“Mary wished to say something very sensible, but knew not how.” – p 9
With the spate of films that exist telling versions of this novel, I’ve very little doubts that the majority of my readers know the general plotline of this classic novel. Elizabeth Bennet is the second eldest of five daughters, who though they are daughters of a gentleman, have very little fortune and the sad future of being kicked out of their own house when their father dies unless they manage to find husbands. And since they don’t have much in the way of financial appeal, it will be rather hard for them to find suitable husbands. When the rich, young, and amiable Mr. Bingley moves into the neighborhood, the girls’ mother is determined he will marry one of them – preferably Jane, the eldest and most beautiful. Mr. Bingley has brought his good-looking and surpassingly wealthy friend Mr. Darcy with him, but Mr. Darcy has proved to be a proud and unwanted visitor in the neighborhood. Elizabeth finds herself disgusted with Mr. Darcy, especially when it seems he will come between Jane and Mr. Bingley. Along with Jane, she must make the best of the circumstances provided for her, including a mother that will stop at no embarrassment to procure them husbands, and a sister who has determined to be the most outrageous flirt the town has ever seen.
“Teasing, teasing man! I will think no more of him.” – p 328
This is, without a doubt, the most well-known of Jane Austen’s novels. The wit and exuberance of this novel far outstrip the others she wrote after this one. Elizabeth Bennet has emerged as one of the great literary heroines. While you think you may know the story because you’ve watched one of the film versions, I urge you to pick up the book if you haven’t already. You gain a great deal more by having Elizabeth as a narrator – you gain more insight into her thoughts and feelings as they happen, not just by looking at an actress’s interpretation.
When you think about it, Austen novels rarely have a very developed plot-line. They’re all about romance, and women finding good marriages or worthless young men toying with young ladies’ hearts. But so much is done with the little plot that there is. The entire novel, while mainly a character development of Elizabeth, Darcy, Jane, and a little bit of Charlotte. It’s a treatise on the consequences of marriage, the ways to go about marriage. The right ways and the wrong. We have five distinct examples of marriages within the book, examined for their worth and purpose. Some are found lacking in the passion department but still work perfectly well due to hard work and commitment. Something a lot of us could learn from.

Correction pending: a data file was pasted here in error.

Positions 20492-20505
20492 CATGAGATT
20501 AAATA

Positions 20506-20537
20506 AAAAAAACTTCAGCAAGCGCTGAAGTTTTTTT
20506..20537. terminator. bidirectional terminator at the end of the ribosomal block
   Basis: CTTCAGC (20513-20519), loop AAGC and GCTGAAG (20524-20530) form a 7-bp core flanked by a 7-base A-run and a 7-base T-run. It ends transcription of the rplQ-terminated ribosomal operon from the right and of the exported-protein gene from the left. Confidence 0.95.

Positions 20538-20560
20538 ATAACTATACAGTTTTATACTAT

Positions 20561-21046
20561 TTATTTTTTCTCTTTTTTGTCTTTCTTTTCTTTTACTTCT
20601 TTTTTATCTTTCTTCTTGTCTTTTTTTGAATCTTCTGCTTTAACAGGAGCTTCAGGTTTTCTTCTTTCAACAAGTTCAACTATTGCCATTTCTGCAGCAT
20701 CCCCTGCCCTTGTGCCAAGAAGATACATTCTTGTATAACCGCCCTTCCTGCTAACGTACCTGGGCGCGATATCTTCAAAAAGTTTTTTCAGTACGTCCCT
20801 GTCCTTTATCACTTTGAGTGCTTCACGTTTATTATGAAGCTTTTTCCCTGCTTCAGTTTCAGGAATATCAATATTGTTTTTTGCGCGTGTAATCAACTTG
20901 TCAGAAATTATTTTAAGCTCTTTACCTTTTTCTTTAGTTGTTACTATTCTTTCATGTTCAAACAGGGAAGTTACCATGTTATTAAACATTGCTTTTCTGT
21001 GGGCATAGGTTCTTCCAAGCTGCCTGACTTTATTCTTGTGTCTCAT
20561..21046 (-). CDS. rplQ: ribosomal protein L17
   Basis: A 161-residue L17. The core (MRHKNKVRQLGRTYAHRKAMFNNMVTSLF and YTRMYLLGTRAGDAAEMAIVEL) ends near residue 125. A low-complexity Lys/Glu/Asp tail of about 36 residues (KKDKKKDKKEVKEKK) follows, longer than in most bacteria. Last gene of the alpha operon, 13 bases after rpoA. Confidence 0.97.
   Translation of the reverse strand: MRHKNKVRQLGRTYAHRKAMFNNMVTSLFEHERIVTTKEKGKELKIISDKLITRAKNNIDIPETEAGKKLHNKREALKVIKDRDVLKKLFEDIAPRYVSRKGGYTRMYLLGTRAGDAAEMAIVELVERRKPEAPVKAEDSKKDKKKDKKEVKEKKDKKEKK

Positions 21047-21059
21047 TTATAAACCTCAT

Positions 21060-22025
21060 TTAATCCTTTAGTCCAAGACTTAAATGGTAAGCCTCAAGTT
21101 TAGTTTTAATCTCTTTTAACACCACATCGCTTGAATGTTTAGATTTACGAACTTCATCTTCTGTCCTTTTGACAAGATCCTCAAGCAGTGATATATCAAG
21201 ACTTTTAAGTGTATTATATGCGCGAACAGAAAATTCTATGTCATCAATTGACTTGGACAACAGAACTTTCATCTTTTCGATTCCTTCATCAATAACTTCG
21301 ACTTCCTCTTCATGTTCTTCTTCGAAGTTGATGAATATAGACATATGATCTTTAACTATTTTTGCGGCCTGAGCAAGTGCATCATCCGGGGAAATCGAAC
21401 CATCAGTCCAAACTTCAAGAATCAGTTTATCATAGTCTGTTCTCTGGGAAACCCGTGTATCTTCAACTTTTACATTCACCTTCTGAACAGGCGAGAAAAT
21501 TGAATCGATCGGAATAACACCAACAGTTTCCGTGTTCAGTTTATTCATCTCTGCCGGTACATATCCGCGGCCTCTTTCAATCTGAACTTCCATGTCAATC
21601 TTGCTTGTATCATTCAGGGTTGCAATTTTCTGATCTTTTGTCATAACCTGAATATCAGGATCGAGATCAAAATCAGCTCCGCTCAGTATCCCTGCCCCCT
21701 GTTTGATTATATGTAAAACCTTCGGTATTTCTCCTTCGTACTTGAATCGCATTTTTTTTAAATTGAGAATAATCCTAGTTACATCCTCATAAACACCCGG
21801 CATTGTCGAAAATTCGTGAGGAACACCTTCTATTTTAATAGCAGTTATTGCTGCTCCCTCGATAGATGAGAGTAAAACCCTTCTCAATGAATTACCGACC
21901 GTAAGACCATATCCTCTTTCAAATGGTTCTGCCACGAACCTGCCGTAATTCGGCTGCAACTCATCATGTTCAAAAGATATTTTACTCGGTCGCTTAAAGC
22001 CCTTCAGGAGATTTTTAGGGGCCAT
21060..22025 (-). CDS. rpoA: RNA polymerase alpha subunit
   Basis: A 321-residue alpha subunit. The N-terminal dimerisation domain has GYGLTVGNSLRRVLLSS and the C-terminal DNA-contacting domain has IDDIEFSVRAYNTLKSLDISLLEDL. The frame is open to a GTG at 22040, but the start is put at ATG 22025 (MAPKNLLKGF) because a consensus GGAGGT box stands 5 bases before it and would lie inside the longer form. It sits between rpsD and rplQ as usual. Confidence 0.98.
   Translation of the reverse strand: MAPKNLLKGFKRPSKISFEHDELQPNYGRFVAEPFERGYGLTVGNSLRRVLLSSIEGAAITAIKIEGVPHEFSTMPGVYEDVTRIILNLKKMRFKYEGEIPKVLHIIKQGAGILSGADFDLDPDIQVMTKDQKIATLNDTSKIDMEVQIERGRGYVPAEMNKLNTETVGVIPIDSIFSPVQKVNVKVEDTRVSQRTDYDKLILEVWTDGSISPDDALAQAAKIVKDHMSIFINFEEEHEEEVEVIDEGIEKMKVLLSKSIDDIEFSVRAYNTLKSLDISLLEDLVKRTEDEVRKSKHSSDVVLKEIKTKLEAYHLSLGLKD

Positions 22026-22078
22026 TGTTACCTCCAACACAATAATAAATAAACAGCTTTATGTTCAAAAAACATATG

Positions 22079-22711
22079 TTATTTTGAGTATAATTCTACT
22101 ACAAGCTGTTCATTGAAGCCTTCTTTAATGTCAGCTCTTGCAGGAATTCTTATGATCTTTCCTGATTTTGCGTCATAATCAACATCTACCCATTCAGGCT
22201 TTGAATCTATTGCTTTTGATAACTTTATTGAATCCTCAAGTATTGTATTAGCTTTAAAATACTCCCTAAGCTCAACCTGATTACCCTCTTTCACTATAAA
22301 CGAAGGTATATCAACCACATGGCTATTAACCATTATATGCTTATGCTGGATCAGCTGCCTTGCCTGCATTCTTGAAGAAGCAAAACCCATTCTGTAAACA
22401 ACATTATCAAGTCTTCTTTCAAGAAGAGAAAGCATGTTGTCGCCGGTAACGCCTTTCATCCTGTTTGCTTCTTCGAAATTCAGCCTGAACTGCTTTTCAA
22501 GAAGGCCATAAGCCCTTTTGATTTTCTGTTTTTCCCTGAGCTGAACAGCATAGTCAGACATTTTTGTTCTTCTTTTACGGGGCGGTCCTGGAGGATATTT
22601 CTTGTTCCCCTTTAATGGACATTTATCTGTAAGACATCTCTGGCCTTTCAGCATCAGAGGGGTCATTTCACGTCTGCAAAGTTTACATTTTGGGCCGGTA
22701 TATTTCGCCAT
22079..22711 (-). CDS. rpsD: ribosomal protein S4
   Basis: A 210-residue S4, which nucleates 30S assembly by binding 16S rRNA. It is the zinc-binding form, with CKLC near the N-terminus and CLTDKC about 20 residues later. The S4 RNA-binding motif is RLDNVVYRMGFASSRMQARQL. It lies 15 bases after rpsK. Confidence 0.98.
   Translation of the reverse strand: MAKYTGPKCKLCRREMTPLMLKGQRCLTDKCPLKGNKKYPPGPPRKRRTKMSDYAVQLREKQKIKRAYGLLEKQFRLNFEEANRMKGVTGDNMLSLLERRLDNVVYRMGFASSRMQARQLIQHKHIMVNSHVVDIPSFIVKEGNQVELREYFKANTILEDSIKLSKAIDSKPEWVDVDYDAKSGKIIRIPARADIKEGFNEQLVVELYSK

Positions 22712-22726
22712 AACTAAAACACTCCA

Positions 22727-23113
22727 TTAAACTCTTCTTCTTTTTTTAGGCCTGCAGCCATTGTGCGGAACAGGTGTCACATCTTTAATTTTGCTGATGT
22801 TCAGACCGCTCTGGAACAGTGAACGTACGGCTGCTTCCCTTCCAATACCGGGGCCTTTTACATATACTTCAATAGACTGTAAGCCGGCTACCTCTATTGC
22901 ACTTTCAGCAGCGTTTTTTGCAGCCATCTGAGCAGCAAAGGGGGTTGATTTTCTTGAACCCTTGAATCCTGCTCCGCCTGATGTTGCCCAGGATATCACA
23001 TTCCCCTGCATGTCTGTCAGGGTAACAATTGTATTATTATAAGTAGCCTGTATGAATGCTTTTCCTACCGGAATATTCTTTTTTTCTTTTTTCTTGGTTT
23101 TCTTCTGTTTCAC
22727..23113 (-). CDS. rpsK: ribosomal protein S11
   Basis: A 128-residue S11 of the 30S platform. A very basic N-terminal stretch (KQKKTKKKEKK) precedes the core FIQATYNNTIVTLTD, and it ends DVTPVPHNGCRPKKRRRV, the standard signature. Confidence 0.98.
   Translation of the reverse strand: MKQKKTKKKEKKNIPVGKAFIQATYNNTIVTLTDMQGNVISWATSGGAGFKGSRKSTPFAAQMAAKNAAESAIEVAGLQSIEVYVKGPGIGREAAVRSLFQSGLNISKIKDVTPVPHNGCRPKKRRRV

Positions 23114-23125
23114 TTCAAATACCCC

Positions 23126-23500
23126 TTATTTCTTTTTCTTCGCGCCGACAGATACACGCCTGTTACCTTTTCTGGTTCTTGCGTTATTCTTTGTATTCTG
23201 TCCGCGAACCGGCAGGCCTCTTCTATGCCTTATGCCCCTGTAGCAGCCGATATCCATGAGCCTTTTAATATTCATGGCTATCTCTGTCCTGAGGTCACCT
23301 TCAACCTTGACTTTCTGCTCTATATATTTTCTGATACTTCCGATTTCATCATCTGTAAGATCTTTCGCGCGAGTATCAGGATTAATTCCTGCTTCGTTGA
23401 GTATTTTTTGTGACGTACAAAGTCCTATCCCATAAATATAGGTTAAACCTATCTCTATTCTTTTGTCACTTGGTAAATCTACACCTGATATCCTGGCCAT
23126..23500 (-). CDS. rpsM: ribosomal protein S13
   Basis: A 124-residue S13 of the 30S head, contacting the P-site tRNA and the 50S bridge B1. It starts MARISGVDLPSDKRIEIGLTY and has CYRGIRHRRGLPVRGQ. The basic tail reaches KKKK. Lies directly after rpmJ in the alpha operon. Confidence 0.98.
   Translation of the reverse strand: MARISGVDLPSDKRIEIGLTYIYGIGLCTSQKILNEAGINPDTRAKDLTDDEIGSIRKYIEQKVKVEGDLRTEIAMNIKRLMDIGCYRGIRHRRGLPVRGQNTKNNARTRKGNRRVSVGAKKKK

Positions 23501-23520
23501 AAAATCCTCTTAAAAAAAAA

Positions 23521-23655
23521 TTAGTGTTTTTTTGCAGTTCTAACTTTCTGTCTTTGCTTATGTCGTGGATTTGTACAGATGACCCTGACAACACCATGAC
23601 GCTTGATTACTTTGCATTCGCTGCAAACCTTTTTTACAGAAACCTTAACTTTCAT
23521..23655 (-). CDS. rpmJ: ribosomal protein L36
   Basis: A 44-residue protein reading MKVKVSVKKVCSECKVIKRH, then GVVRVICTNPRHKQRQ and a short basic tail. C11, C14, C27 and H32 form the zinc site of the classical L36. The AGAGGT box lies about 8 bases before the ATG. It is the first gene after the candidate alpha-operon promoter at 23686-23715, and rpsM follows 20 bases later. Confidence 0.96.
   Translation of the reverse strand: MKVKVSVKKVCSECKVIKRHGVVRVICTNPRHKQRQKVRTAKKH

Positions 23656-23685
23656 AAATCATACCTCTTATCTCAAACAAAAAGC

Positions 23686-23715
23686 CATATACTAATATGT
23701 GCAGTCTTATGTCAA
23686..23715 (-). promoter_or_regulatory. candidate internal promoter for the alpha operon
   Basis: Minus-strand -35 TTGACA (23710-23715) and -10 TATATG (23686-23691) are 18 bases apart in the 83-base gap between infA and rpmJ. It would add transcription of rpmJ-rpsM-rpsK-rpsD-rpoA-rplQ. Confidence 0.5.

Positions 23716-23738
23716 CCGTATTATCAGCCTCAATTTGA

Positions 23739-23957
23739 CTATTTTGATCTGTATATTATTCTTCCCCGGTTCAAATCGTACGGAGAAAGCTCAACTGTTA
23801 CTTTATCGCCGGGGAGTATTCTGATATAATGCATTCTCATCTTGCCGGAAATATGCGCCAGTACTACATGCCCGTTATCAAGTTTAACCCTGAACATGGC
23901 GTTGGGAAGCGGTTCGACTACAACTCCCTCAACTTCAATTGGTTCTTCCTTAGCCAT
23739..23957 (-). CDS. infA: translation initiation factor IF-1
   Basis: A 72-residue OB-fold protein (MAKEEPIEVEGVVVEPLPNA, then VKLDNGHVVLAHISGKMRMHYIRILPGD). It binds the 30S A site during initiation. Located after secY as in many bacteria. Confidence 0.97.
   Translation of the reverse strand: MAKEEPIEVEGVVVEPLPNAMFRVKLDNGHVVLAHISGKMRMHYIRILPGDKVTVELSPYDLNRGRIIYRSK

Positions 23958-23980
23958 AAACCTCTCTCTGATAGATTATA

The wonderful thing about Jane Austen novels is their accuracy of feeling. Rarely have readers had the opportunity to see exactly what a woman was thinking when she acted a certain way, particularly in regards to the romantic field. While the act of courtship and wooing is vastly different today than in the Regency period, women still feel similarly when it comes to finding a partner. There’s still insecurity, indignation, wounded pride, and jumping to conclusions. If ever a man wanted to gain insight into women’s minds…he need merely pick up and study a Jane Austen novel.
“Pride and Prejudice” was written by Jane Austen and published in 1813.